Tuesday, March 4, 2014

The Times Are Changing (And So Is My Name)

I have long hated my legal name for many reasons, from the fact that not many people know how to pronounce or spell my first name (although that had gotten better in recent years since it started gaining popularity in Christian circles), and the fact that my "mother" had given it to me, and my middle name was after my father. It felt like I had a cattle brand on my back from my so called mother, and I wanted it gone, now that they are no longer in my life.

Madison County's courthouse and county
administration building
So, today, I went down to the Circuit Clerk's office for Madison County, Illinois, and filed the paperwork I had printed out for a legal name change. I filed the paperwork for a legal name change, applying to have my first and middle names changed.

I have no attachment to my last name at all, but I figured that changing my last name too could get confusing for both me and everyone else. Maybe later in life, if I get married, I'll change it to her last name. I'm definitely not a traditional kind of person, and societal gender norms have never made sense to me anyway.

I went through security at the courthouse, my steel toe shoes aggravated the metal detectors, as I warned the officers that they would do, and an officer felt the leg of the boots, making sure I wasn't hiding anything in them (thinking of it later, I wonder why they would go to such lengths with the boots, yet not make me take off my coat, and search it?). The officer directed me to the Circuit Clerk's office for their civil division, I filed the paperwork, and wrote a $219 check for the filing fee.

Office staff then told me the procedure, that they will send me copies of the documents in the mail within the next few days, stating that it has been filed, and it will come with a form for me to present to a local newspaper for to file an ad for the legal classifieds section to run for 3 weeks, publicly announcing my intent to change my name.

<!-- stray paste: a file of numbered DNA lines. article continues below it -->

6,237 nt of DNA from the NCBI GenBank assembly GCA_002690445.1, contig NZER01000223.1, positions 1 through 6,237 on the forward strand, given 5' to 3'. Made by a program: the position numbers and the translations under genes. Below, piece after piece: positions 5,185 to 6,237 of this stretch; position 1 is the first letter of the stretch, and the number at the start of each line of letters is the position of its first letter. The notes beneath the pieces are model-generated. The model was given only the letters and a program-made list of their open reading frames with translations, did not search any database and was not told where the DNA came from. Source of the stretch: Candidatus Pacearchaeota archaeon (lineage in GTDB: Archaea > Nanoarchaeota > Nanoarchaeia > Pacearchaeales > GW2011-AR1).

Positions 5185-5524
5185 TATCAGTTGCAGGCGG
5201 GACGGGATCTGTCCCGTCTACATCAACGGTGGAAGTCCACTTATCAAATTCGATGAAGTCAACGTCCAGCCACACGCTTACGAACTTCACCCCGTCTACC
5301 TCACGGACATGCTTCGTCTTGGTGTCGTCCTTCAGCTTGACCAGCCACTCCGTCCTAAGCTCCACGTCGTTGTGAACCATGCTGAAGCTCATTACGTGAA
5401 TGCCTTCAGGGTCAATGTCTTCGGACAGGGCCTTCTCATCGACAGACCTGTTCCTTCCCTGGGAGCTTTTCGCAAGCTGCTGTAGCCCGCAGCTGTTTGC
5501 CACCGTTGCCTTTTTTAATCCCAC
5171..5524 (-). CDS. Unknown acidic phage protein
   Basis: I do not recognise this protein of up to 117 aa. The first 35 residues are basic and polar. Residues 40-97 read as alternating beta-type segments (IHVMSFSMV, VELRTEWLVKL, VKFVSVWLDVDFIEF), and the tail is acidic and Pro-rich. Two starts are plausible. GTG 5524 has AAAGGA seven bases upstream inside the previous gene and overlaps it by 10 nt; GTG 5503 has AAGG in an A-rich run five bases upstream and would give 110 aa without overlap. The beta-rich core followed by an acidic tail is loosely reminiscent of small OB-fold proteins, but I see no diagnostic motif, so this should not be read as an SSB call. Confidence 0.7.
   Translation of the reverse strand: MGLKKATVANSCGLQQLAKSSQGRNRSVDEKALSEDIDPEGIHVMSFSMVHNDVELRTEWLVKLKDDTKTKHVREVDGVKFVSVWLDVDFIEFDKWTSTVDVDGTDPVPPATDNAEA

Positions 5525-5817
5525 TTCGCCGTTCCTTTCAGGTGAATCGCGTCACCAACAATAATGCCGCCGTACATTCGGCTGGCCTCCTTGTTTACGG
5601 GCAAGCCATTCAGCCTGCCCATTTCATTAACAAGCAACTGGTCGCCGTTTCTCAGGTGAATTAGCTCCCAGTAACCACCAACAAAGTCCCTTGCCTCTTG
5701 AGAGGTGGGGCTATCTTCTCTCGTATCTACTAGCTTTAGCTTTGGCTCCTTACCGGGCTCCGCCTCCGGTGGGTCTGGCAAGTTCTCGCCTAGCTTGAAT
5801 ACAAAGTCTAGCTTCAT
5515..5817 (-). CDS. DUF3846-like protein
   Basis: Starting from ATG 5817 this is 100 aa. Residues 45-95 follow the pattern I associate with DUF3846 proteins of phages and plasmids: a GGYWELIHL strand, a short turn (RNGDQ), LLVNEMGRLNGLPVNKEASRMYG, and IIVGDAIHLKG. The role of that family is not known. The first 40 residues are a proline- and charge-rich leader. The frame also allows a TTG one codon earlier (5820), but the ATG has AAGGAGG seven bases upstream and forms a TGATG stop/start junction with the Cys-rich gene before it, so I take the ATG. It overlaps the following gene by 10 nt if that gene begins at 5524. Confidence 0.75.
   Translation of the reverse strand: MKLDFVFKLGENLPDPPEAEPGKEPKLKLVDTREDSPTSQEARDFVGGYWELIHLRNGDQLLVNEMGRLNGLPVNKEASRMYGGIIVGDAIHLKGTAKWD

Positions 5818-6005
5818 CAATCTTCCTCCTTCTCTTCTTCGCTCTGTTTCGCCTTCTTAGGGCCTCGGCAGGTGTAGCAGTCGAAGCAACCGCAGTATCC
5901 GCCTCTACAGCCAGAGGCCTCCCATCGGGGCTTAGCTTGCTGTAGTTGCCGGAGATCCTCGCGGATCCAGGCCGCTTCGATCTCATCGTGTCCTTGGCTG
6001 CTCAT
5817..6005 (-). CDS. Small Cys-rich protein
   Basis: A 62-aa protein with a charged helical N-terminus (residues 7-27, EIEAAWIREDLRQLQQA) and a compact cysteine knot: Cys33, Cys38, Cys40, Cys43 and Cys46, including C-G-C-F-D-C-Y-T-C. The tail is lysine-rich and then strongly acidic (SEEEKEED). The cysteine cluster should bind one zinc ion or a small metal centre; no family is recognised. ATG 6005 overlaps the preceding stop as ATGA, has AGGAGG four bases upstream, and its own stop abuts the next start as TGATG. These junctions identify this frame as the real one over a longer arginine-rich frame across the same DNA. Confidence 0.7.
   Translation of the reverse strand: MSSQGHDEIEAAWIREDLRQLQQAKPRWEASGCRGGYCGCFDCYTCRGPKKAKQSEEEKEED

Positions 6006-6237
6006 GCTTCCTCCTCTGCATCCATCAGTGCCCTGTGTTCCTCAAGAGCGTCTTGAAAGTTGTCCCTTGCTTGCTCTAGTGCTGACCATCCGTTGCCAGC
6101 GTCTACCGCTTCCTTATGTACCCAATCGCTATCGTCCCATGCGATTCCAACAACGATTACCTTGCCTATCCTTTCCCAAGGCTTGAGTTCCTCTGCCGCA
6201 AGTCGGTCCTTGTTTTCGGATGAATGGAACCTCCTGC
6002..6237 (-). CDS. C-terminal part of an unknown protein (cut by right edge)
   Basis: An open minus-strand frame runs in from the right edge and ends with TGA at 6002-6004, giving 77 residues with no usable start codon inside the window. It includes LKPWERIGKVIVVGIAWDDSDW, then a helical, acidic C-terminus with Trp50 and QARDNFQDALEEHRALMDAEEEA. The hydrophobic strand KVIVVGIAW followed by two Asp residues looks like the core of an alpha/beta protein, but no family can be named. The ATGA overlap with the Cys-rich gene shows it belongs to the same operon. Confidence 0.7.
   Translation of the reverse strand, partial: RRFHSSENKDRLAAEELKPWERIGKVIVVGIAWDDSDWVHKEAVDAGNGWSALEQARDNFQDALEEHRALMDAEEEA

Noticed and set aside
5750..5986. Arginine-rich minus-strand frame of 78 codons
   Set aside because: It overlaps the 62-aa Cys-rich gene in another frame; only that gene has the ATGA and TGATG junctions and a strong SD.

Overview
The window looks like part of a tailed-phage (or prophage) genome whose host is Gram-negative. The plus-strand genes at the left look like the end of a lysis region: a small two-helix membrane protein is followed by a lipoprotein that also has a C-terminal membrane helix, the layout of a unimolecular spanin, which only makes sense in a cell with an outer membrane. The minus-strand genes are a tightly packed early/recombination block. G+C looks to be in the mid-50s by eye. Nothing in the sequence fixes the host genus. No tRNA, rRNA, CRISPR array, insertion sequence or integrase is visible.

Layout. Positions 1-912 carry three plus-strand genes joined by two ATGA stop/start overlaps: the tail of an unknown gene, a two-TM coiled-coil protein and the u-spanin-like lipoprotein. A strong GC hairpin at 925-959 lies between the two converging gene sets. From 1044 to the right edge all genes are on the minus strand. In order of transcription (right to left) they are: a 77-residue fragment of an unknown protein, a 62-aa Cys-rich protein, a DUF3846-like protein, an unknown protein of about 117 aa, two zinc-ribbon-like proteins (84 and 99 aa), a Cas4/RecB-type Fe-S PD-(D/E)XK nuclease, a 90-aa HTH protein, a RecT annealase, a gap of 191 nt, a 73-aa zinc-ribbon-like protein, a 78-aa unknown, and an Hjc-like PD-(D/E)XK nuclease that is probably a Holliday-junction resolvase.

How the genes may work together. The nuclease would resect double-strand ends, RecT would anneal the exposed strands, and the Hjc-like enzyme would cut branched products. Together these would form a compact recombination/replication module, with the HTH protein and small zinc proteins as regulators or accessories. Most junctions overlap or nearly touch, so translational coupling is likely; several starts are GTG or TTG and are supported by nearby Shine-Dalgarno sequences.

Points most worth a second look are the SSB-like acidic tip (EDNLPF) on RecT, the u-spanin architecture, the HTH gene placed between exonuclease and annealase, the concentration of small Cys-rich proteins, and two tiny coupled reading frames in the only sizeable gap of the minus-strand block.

After that's run it's course, then it goes to the judge within the next 2 weeks after the ad stops running, the judge will review everything, merely to check to see if everything has been filed properly in accordance with Illinois law.

At that time I'll have a hearing with the judge where they will go through the formalities of officially declaring it done, and give me the documents to present to various governmental agencies to have my driver's license, car and house titles, Social Security card, etc changed to the new name.

I was told the judges do not have the habit of asking for the reasons behind the name change, they just see it as a formality, stamp and move on.

It's a priceless feeling, in about 6 weeks, I will finally establish my identity, a new that's mine, and not one that was forced upon my by my abuser. It's a big symbolism that I'm moving on.


  1. How did you pick your new name?

  2. Congratulations, Sheldon. My name was actually chosen by the woman who went on to be my ACE supervisor. When I realised I wanted no part of that old life, I still liked my name enough to keep it, but I changed the spelling. It was just symbolic enough to feel like a break. I can imagine how your old name, coming directly from abusive parents, would feel, and I'm happy for you.

  3. Congrats! I've always heard that legally changing one's name is kind of a hassle. Hope it isn't too bad.

    1. I think the real hassle is going to come when I have to replace all legal documents with the new name.

  4. Bravo! I sense healing in this change. Wish you all the best as you take on this new name.

  5. Glad you are able to make a clean start. Be well my friend.


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